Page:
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We live in mean times. While many of us do not daily experience the kind of civic ugliness featured on the evening news, or common place in Op ed sections of national newspapers, if we simply look and listen, we catch the mean spirited discourse all too common. Forget that this is even an election year where both sides can be downright ugly. Uncivil discourse is pervasive and it is the kind of talk that would have gotten us a spanking or some serious time out as children. That makes me wonder….

What prompted this blog was a recent social event where the religious convictions of a public figure solicited a “Support Day” by advocates and a “Kiss Day” by opponents. What is most troubling is that we are at a moment where a person’s deeply held convictions solicit the response of “hate speech.” Let me be more clear. We are in strange times when someone says, “I do not agree with ________” and the response is that “Not agreeing with _______ is HATE speech.” Can you imagine where this may lead us?

One can well imagine neighbors talking across the fence and someone saying, “Well Bill, I think the City Council should restrict the amount of trash you can put on the curb.” “How dare you, you are a HATE filled person to say that.” So what are we to do in such an uncivil time? Our hope resides in the communities of character and our daily encouragement to be civil.

Os Guinness persuasively and passionately (not HATEFUL at all), in his The Case for Civility: And Why Our Future Depends On It, says that a large part of the problem of a collapse of civility in America is that the religious norms historically providing a foundation for civility has now become contested soil.

Judith Martin, in a now dated work (dated because it was first published in 1996 and dated because incivility is winning the day) Miss Manners’ A Citizens Guide to Civility, says that we need to reestablish the mores of etiquette if we are going to stand a chance.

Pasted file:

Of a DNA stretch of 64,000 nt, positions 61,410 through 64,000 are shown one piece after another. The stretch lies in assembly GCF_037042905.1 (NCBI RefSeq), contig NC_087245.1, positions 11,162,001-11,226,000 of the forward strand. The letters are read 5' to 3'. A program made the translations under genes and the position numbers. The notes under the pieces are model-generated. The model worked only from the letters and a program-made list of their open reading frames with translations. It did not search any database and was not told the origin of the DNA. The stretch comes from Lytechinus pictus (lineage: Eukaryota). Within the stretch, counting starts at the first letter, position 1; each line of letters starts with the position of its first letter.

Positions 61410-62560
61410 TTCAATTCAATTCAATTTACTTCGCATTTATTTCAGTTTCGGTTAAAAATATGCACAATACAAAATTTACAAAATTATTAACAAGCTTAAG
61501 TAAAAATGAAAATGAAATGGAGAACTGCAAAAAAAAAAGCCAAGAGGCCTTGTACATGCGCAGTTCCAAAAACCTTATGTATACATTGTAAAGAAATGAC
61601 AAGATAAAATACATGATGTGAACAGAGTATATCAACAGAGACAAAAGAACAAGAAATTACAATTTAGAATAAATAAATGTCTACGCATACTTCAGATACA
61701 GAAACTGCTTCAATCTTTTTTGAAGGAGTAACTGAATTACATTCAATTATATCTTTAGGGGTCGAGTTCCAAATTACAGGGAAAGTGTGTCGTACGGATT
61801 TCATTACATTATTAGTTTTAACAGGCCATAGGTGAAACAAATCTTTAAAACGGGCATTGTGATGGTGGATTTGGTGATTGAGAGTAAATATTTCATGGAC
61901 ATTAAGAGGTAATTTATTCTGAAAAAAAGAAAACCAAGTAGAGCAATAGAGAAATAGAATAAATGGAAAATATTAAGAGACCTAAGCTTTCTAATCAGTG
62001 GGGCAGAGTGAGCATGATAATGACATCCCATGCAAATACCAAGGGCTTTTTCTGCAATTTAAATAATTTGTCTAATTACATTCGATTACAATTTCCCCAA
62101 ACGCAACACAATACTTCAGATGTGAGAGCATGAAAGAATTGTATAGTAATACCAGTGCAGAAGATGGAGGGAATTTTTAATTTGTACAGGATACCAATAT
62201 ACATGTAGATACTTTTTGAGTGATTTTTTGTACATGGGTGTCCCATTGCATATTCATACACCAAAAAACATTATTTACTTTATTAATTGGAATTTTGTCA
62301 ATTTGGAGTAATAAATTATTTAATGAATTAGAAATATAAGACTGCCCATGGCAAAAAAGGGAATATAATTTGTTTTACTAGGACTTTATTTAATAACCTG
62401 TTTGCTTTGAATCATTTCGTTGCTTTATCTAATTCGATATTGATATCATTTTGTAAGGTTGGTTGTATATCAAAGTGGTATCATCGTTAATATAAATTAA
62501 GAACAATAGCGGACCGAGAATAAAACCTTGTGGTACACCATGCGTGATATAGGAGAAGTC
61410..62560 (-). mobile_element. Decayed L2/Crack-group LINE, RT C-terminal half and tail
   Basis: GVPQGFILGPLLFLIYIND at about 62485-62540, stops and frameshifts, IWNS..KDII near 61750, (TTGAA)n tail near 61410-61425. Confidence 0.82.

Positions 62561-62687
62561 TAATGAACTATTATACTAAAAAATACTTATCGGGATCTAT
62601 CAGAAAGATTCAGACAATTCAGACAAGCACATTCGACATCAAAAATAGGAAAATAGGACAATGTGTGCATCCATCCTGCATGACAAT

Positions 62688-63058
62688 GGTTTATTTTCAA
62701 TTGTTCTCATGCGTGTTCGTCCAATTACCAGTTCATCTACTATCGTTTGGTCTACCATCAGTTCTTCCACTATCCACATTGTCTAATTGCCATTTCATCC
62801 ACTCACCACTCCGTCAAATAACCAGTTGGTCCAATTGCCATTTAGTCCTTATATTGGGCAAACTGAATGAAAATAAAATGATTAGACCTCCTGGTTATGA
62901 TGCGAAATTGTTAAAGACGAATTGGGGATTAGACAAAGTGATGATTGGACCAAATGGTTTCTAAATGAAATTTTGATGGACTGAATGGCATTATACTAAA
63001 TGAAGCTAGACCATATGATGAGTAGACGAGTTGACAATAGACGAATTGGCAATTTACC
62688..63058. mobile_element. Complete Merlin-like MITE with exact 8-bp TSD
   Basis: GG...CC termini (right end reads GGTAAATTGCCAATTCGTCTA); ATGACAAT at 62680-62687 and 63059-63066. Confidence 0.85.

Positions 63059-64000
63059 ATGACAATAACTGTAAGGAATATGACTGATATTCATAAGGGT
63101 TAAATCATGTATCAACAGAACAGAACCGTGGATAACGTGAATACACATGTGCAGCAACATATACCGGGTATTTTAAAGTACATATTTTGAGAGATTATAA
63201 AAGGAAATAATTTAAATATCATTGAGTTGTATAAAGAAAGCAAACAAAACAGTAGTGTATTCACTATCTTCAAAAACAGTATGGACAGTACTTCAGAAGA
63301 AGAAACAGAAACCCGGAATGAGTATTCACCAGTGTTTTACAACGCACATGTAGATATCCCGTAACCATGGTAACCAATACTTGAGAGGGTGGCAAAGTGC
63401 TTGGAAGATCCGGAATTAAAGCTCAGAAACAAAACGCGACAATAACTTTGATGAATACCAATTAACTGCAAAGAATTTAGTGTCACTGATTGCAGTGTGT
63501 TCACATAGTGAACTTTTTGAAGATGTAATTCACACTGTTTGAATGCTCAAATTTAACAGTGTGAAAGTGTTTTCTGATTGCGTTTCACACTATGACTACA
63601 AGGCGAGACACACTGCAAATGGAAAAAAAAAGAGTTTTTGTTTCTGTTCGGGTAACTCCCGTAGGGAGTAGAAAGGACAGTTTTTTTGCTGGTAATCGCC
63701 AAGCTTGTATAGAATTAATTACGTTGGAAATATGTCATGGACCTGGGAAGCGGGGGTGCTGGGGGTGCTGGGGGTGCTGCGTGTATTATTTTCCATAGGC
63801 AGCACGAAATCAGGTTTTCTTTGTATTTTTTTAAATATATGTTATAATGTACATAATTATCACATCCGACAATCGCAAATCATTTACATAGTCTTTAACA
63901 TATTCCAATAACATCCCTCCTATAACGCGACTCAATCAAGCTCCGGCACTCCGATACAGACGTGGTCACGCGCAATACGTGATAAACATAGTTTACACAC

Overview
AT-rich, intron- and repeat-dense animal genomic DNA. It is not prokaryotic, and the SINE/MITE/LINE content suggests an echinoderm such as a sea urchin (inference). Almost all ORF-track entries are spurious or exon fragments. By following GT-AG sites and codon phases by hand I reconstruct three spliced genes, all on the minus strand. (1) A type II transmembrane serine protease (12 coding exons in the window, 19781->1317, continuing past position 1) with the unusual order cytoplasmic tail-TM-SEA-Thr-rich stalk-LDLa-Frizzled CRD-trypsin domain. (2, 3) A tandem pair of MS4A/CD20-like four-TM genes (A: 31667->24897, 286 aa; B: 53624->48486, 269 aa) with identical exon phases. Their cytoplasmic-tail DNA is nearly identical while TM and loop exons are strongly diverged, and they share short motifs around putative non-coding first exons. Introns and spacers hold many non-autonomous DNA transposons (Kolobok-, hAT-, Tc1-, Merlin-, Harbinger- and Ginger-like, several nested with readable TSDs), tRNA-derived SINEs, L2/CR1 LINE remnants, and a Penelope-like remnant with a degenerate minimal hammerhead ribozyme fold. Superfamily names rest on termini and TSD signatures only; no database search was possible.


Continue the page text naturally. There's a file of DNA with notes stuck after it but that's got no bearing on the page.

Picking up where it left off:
Related to this reestablishment of mores is the delightful, but also dated work (see note above), Say Please, Say Thank You: The Respect We Owe One Another where Donald McCullough examines the power and transformative nature of the daily habit of deference and consideration. Small gestures of humility would go a far distance toward establishing the good society. T.S. Eliot once observed that there is a thin veneer that keeps us all from being savages. One would hope that the habits of the heart, manifested in gracious gestures and kind words may strengthen that eroding veneer.

For those committed to a higher, more transcendent code of conduct, we are reminded of a unique juxtaposition found in the apostle’s letter to Titus, who at the time of receiving this letter was living at Crete. While Paul mentions the fact that “One of the Cretans, a prophet of their own, said, ‘Cretans are always liars, evil beasts, lazy gluttons,'” we must also remember that Paul says later, in Titus 3:2 “show perfect courtesy toward all people.” We can know for certain that in any Cretan moment, we are also called to be courteous toward all, even the liars, beasts, and gluttons, and may God save us all.

Books mentioned in this essay may be found in The Imaginative Conservative Bookstore.

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1 reply to this post
  1. May I suggest that Socrates and Plato supply two principles which may assist us in being more civil in our discourse?

    The first is Socratic ignorance — the firm conviction of ones own ignorance (and recognition of the urgency with which one must seek to remove it).

    The second principle, which follows from the first, is to approach discourse not in an eristic way, but in the spirit of a joint dialectical quest to reveal to both parties new wisdom — shared anamnesis. In Plato's Dialogues, we see often see a civil, collegial, almost playful attitude among the participants; a character may argue for one position, then its opposite, merely to move the argument along or to reveal new perspectives on the question at hand.

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